Not only users but cybercriminals also become victims of their mistakes sometimes. An India-based threat actor group dubbed Patchwork, which targeted users and government organizations in Pakistan, inadvertently exposed its hacking strategies online. Active since 2015, Patchwork affected various entities in Pakistan via spearphishing attacks. According to a report from Malwarebytes, the attackers exposed all the information they gathered, including their malware details, captured keystrokes, and screenshots of their systems.
Hackers Spreading Ragnatela via BADNEWS
The researchers stated that Patchwork leveraged malicious RTF files to drop a new variant of the BADNEWS Trojan dubbed Ragnatela in its recent campaign from late November to early December 2021. The group used spear phishing emails to distribute the Ragnatela RAT across the targeted network systems.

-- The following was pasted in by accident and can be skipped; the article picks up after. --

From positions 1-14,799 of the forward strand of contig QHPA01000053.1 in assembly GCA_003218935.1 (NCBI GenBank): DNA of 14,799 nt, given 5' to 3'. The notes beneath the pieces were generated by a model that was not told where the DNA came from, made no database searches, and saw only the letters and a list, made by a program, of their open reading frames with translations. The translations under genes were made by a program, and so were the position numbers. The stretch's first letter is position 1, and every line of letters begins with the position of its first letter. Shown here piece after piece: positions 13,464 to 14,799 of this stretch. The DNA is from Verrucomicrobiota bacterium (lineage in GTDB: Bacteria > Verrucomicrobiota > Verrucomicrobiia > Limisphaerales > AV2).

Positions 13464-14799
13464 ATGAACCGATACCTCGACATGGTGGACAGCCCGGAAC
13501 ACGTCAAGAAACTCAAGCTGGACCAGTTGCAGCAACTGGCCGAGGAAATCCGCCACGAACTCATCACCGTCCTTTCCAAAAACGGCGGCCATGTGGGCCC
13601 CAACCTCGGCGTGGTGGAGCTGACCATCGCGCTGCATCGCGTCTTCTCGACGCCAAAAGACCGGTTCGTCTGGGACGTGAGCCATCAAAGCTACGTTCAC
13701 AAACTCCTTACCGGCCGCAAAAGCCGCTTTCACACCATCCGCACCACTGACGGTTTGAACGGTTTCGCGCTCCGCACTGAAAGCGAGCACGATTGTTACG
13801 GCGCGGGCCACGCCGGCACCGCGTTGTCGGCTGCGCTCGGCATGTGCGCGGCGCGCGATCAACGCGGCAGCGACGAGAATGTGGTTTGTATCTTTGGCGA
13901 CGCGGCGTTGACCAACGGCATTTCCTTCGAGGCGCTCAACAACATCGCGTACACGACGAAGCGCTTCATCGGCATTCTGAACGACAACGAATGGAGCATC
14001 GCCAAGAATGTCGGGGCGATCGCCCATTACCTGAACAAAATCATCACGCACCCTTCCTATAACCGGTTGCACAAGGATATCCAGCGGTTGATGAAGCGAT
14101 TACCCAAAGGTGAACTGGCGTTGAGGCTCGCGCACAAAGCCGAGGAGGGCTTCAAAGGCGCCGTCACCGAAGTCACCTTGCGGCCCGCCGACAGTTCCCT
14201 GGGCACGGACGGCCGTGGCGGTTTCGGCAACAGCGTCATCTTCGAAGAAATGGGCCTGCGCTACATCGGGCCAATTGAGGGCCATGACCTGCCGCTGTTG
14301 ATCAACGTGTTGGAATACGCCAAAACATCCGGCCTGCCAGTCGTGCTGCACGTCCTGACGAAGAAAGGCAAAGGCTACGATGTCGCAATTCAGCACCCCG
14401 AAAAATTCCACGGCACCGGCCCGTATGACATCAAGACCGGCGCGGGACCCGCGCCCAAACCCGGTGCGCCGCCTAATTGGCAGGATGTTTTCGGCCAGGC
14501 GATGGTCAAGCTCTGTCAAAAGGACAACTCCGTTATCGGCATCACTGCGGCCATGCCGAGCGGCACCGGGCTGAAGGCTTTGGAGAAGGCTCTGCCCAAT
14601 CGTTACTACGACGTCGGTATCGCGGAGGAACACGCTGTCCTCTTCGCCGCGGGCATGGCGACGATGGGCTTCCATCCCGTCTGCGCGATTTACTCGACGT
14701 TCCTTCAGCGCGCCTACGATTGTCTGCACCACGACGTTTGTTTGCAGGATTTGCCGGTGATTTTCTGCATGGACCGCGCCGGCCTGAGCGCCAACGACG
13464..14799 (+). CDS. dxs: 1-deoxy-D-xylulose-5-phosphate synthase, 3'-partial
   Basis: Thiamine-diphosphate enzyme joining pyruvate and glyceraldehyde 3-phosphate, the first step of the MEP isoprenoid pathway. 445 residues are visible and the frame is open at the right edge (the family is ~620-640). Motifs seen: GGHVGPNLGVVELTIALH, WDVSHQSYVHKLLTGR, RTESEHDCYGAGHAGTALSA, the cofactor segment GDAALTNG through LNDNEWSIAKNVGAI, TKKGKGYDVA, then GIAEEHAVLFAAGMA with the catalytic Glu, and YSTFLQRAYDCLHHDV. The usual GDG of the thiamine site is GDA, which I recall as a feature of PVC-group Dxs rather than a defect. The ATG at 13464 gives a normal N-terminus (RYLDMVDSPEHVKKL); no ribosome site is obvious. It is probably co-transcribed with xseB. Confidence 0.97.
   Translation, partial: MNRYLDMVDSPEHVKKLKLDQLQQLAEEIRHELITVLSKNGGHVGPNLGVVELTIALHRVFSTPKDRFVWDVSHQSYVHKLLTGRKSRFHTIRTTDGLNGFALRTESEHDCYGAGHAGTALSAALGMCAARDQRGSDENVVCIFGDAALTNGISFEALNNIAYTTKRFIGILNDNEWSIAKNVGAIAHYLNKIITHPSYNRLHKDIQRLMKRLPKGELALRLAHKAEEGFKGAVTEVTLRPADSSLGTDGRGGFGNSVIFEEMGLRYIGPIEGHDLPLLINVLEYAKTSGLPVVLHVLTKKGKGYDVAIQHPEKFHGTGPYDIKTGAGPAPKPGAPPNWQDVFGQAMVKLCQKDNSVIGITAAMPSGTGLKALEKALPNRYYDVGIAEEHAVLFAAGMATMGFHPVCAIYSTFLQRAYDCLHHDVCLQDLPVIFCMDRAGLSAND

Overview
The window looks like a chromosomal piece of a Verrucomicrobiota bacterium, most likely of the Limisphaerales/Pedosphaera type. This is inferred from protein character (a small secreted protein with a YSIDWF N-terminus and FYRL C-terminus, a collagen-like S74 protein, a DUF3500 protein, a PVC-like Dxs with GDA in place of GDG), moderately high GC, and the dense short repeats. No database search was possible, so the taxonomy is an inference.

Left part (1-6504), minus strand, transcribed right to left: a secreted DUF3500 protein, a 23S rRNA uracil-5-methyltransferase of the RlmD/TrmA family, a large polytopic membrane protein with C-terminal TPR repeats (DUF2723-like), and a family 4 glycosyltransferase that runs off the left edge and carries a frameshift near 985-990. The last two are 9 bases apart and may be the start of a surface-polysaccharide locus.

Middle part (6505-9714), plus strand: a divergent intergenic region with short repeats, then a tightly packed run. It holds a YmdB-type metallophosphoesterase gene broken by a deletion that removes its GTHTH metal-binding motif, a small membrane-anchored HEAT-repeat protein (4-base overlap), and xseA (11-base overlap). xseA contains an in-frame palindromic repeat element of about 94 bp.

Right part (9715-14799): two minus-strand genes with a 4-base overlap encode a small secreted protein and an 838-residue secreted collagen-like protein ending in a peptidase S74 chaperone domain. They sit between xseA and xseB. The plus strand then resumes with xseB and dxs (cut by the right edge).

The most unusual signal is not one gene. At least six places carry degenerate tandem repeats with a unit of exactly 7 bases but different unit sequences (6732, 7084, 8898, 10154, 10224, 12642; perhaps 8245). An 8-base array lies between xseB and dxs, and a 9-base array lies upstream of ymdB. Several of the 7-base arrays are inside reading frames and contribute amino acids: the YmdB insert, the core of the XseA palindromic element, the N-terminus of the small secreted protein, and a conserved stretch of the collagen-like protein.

Ragnatela capabilities include:
- Executing commands via cmd
- Capturing screenshots
- Logging Keystrokes
- Collecting list of all the files in victim’s machine
- Collecting a list of the running applications in the victim’s machine at specific periods
- Downing addition payloads
- Uploading files
Patchwork operators tricked victims with fake documents impersonating Pakistani authorities. The group used virtual machines and VPNs to develop and push updates to track their victims.
The victims of Ragnatela Trojan include:
- Ministry of Defense- Government of Pakistan
- National Defense University of Islam Abad
- Faculty of Bio-Science, UVAS University, Lahore, Pakistan
- International center for chemical and biological sciences
- HEJ Research Institute of Chemistry, International center for chemical and biological sciences, University of Karachi
- SHU University, Molecular medicine
Indicators of Compromise (IoC)
“While Patchwork uses the same lures and RAT, the group has shown interest in a new kind of target. Indeed this is the first time we have observed Patchwork targeting molecular medicine and biological science researchers. Thanks to data captured by the threat actor’s own malware, we were able to get a better understanding of who sits behind the keyboard,” the researchers said.